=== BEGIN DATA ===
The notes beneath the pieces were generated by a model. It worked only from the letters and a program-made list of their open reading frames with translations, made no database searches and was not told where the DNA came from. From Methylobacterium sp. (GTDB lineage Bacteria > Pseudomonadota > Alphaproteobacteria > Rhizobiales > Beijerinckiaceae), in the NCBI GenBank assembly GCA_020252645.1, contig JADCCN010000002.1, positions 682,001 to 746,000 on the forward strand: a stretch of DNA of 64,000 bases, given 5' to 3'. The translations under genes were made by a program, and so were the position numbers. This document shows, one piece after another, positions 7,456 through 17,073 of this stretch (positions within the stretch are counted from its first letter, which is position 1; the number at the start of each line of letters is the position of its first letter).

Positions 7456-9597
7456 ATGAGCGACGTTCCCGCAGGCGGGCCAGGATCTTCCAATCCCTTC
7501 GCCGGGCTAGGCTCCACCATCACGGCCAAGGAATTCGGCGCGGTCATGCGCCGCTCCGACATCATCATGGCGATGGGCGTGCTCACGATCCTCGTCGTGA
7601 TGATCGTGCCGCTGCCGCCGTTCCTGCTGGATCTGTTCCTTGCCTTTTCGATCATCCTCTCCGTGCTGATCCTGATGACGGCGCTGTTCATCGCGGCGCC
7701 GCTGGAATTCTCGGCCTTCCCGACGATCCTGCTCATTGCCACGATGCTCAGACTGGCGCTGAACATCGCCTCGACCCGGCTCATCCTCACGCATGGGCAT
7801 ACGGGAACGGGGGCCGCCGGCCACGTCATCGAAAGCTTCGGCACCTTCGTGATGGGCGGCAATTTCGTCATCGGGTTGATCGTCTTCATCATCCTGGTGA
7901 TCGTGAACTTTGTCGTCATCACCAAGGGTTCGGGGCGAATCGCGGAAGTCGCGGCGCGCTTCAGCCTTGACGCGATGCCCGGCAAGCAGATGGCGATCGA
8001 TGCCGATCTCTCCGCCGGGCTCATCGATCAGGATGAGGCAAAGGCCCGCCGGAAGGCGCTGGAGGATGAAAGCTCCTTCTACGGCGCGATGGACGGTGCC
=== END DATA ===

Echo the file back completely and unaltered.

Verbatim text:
The notes beneath the pieces were generated by a model. It worked only from the letters and a program-made list of their open reading frames with translations, made no database searches and was not told where the DNA came from. From Methylobacterium sp. (GTDB lineage Bacteria > Pseudomonadota > Alphaproteobacteria > Rhizobiales > Beijerinckiaceae), in the NCBI GenBank assembly GCA_020252645.1, contig JADCCN010000002.1, positions 682,001 to 746,000 on the forward strand: a stretch of DNA of 64,000 bases, given 5' to 3'. The translations under genes were made by a program, and so were the position numbers. This document shows, one piece after another, positions 7,456 through 17,073 of this stretch (positions within the stretch are counted from its first letter, which is position 1; the number at the start of each line of letters is the position of its first letter).

Positions 7456-9597
7456 ATGAGCGACGTTCCCGCAGGCGGGCCAGGATCTTCCAATCCCTTC
7501 GCCGGGCTAGGCTCCACCATCACGGCCAAGGAATTCGGCGCGGTCATGCGCCGCTCCGACATCATCATGGCGATGGGCGTGCTCACGATCCTCGTCGTGA
7601 TGATCGTGCCGCTGCCGCCGTTCCTGCTGGATCTGTTCCTTGCCTTTTCGATCATCCTCTCCGTGCTGATCCTGATGACGGCGCTGTTCATCGCGGCGCC
7701 GCTGGAATTCTCGGCCTTCCCGACGATCCTGCTCATTGCCACGATGCTCAGACTGGCGCTGAACATCGCCTCGACCCGGCTCATCCTCACGCATGGGCAT
7801 ACGGGAACGGGGGCCGCCGGCCACGTCATCGAAAGCTTCGGCACCTTCGTGATGGGCGGCAATTTCGTCATCGGGTTGATCGTCTTCATCATCCTGGTGA
7901 TCGTGAACTTTGTCGTCATCACCAAGGGTTCGGGGCGAATCGCGGAAGTCGCGGCGCGCTTCAGCCTTGACGCGATGCCCGGCAAGCAGATGGCGATCGA
8001 TGCCGATCTCTCCGCCGGGCTCATCGATCAGGATGAGGCAAAGGCCCGCCGGAAGGCGCTGGAGGATGAAAGCTCCTTCTACGGCGCGATGGACGGTGCC